in the end I was really glad that I participated. I really feel as though we may have helped make a
difference in this community and given the people a voice in the future of their neighborhood.”
“We noticed the pride in many of the people we spoke with. Some expressed pride that they had lived in
the same neighborhood for more than 50 years, others were proud of their Mexican heritage and still
others were proud of younger relatives who were going to college.”
“When studying non-response rates in class, I took it as an abstract concept that had no relevance to real
life. However, when you’re down on the streets as one of the surveyors, non-response is one of your
worst enemies, and you want desperately to have people not shut the door in your face.”
“I learned that people are almost always willing to help a student in need… many of the participants
always asked me the same questions: “You’re really a student from San José State?” or “This is for San
José State?”. Whenever I answered yes, they were more than happy to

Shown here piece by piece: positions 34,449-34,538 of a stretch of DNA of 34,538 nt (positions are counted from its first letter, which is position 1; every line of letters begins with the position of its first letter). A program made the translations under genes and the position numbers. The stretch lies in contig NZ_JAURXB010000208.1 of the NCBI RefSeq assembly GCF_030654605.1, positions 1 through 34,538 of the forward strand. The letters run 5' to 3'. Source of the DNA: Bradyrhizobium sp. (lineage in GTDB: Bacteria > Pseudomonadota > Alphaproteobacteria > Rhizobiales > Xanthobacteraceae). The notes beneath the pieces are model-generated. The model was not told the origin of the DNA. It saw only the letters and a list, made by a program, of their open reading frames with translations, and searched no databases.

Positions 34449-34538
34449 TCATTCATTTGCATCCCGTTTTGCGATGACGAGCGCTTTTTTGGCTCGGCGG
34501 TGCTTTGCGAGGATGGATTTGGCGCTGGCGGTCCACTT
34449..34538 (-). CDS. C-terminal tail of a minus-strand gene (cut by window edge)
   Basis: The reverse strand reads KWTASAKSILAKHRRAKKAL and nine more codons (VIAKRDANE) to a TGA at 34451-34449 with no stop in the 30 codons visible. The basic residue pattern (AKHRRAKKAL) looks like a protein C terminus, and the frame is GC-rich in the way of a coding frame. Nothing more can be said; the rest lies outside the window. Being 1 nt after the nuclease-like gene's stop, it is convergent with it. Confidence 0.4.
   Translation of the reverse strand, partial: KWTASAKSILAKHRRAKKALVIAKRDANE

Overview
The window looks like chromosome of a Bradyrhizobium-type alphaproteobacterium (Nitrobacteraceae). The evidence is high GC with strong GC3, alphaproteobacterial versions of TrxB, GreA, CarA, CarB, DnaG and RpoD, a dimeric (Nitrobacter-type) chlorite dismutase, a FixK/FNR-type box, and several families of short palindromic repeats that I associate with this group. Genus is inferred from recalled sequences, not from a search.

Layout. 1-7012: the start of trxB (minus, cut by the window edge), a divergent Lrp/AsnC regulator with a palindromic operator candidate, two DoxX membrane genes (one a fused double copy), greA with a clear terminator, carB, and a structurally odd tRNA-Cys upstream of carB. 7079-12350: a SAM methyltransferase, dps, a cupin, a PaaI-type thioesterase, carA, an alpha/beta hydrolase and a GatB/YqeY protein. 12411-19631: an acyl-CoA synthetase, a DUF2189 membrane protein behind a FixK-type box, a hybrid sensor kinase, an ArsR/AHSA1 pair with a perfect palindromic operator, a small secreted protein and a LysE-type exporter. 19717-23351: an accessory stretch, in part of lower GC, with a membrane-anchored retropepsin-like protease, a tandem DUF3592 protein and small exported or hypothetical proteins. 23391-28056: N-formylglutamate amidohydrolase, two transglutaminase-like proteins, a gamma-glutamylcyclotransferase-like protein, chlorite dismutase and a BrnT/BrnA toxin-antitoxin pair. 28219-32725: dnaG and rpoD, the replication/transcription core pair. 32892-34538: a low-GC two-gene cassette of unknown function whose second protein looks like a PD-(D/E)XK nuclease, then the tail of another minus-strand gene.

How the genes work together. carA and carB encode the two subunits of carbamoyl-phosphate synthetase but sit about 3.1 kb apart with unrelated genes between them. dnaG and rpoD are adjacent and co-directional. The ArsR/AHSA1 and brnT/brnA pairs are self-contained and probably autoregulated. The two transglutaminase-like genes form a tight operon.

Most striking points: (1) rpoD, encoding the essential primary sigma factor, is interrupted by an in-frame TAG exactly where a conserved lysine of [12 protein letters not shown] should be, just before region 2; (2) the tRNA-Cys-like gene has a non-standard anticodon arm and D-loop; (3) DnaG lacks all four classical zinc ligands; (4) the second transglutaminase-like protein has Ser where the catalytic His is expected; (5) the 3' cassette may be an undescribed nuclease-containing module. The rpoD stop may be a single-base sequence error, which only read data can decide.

participate. I never realized that
being a member of this university carried so much cachet. The people in the community respected the
students
from San José State and believed that we were out to accomplish some good.”


Convention
All Academic Convention makes running your annual conference simple and cost effective. It is your online solution for abstract management, peer review, and scheduling for your annual meeting or convention.
Submission - Custom fields, multiple submission types, tracks, audio visual, multiple upload formats, automatic conversion to pdf.
Review - Peer Review, Bulk reviewer assignment, bulk emails, ranking, z-score statistics, and multiple worksheets!
Reports - Many standard and custom reports generated while you wait. Print programs with participant indexes, event grids, and more!
Scheduling - Flexible and convenient grid scheduling within rooms and buildings. Conflict checking and advanced filtering.
Communication - Bulk email tools to help your administrators send reminders and responses. Use form letters, a message center, and much more!
Management - Search tools, duplicate people management, editing tools, submission transfers, many tools to manage a variety of conference management headaches!
Click here for more information.

first   previous   Page 26 of 32   next   last

©2012 All Academic, Inc.